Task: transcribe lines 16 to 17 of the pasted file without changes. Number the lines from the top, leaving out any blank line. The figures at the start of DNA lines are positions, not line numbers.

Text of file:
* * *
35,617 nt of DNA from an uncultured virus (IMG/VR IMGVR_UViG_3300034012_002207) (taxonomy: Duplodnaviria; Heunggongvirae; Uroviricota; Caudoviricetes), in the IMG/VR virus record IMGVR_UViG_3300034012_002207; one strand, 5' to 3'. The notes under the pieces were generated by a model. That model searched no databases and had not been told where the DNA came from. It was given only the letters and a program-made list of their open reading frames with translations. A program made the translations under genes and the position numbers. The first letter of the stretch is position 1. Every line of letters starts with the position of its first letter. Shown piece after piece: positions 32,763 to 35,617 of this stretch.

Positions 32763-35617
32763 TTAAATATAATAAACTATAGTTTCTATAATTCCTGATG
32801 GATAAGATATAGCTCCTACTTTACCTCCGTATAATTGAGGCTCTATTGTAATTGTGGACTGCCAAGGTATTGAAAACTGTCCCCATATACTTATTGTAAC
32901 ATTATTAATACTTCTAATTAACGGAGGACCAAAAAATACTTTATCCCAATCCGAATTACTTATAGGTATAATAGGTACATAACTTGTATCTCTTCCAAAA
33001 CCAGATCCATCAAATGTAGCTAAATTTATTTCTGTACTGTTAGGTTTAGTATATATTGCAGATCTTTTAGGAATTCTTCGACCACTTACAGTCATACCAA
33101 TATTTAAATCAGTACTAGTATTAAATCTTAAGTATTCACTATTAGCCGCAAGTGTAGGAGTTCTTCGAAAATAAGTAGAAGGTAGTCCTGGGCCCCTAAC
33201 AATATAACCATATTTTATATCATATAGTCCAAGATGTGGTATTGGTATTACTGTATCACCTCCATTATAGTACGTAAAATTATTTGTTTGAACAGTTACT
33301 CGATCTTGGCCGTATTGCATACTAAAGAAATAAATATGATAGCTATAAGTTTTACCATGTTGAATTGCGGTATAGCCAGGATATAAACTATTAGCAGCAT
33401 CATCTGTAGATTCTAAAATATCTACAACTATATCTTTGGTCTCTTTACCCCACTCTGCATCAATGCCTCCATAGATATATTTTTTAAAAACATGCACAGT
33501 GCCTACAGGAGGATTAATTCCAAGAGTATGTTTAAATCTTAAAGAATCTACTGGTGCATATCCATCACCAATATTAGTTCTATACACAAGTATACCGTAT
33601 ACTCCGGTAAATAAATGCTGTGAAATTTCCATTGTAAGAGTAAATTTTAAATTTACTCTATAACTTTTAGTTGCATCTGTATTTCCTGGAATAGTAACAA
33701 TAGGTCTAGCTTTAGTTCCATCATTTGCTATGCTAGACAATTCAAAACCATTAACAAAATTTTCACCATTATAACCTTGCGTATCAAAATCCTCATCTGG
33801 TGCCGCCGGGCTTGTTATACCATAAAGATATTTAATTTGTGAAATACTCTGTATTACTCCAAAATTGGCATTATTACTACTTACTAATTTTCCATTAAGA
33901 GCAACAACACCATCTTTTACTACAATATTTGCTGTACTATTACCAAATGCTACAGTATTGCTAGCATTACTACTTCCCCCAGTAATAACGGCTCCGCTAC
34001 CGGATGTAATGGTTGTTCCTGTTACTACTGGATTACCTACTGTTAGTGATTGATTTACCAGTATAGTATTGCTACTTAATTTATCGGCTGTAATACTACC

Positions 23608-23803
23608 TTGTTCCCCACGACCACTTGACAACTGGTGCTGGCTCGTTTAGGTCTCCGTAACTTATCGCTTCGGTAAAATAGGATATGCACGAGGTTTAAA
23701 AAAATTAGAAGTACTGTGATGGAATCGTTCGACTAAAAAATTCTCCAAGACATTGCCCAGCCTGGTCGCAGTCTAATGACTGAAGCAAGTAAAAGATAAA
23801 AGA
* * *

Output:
34001 CGGATGTAATGGTTGTTCCTGTTACTACTGGATTACCTACTGTTAGTGATTGATTTACCAGTATAGTATTGCTACTTAATTTATCGGCTGTAATACTACC

Positions 23608-23803